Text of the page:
Trump to meet with textile makers as companies shift to masks, gowns: Navarro
FILE PHOTO: White House trade adviser Peter Navarro listens to a news conference about a presidential executive order relating to military veterans outside of the West Wing of the White House in Washington, U.S. March 4, 2019. REUTERS/Leah Millis
WASHINGTON (Reuters) – U.S. President Donald Trump will meet with American textile industry representatives on Monday as clothiers seek to shift their production lines to face masks and other critical items amid the coronavirus outbreak, the White House said.
White House trade adviser Peter Navarro, in an interview on Fox News, said the Republican president would meet with the National Council of Textile Organizations, whose members include companies such as HanesBrands Inc, Under Armour Inc and Bershire Hathaway Co’s Fruit of the Loom.
DuPont unit DuPont Protection Technologies, Cargill Cotton and privately held companies such as Jockey International Inc and the Lycra Co are also council members.
Such companies are aiming “to repurpose their factories from making things like T-shirts into gowns and masks and things like cotton swabs” used for coronavirus testing, much like General Motors has moved to use its auto factories to make ventilators for patients with difficulty breathing, Navarro said.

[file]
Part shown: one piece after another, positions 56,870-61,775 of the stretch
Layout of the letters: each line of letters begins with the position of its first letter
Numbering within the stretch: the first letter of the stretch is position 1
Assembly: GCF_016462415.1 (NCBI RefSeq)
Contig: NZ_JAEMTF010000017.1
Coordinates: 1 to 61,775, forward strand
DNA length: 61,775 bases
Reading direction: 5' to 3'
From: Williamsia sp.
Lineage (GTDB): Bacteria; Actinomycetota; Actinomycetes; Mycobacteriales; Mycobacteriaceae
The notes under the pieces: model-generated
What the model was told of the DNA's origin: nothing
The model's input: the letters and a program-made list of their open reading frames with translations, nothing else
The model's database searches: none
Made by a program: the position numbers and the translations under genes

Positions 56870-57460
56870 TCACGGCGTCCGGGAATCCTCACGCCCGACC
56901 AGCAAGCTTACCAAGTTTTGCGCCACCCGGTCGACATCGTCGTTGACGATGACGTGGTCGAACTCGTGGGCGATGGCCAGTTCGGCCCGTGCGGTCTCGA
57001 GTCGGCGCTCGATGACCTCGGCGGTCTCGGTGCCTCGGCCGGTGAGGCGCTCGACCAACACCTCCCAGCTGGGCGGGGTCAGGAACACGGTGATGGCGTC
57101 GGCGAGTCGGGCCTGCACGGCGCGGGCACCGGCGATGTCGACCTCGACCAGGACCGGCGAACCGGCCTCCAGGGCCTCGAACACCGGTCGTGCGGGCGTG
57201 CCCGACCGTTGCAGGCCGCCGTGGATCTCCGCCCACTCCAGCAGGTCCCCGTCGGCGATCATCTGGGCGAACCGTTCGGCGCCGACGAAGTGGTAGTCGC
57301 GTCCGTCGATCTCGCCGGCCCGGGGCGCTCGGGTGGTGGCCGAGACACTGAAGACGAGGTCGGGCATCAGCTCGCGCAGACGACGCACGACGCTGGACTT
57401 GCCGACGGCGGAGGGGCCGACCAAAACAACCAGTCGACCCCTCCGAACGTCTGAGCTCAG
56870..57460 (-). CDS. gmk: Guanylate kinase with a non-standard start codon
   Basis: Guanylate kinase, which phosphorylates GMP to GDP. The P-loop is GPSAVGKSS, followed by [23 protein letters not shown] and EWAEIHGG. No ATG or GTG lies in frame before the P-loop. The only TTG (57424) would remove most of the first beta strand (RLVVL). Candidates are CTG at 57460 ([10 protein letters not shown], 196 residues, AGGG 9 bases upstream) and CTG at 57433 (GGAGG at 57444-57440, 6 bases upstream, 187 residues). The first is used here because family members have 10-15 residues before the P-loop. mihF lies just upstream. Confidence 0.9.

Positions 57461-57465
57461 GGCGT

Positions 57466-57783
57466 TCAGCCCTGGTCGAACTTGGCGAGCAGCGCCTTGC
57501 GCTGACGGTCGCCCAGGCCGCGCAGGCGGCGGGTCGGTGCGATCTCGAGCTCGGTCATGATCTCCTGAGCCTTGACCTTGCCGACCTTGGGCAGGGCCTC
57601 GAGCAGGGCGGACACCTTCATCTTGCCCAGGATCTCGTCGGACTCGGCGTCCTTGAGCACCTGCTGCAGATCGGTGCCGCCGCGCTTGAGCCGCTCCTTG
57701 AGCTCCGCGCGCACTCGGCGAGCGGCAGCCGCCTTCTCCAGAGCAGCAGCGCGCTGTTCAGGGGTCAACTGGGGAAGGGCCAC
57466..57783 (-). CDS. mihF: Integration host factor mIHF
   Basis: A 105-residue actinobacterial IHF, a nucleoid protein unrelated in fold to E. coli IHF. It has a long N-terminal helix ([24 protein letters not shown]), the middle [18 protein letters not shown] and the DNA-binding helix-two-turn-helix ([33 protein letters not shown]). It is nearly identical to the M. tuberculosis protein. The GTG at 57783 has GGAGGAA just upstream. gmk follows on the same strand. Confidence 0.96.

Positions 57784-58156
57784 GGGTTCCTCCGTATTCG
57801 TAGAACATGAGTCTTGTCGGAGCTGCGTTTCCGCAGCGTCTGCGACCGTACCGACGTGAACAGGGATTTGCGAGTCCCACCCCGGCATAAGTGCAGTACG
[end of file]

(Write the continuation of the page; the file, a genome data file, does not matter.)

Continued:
Trump is scheduled to meet with “industry representatives” at 2 p.m.(1800 GMT), according to a schedule released by the White House.
A severe lack of U.S. medical supplies has hampered healthcare workers on the front lines treating coronavirus patients, leaving hospitals and states scrambling for protective gear.
The Centers for Disease Control and Prevention has also urged Americans to wear masks to help prevent the spread of the disease, but it has encouraged using homemade and other varieties to keep medical-grade ones available for first responders and healthcare workers.
Navarro also said the administration is focusing on protocols to keep U.S. factories in general open during the outbreak, including screening workers for potential cases.
“We’re trying to figure out the best protocols to keep our factories going,” he said. “We’re going to have to use appropriate protocols, different social distancing. You’re going to have to reconfigure factories. You’re going to have to use things like thermoscanners to check (for) fever as they come in.”
Reporting by Susan Heavey; Editing by Toby Chopra and Jonathan Oatis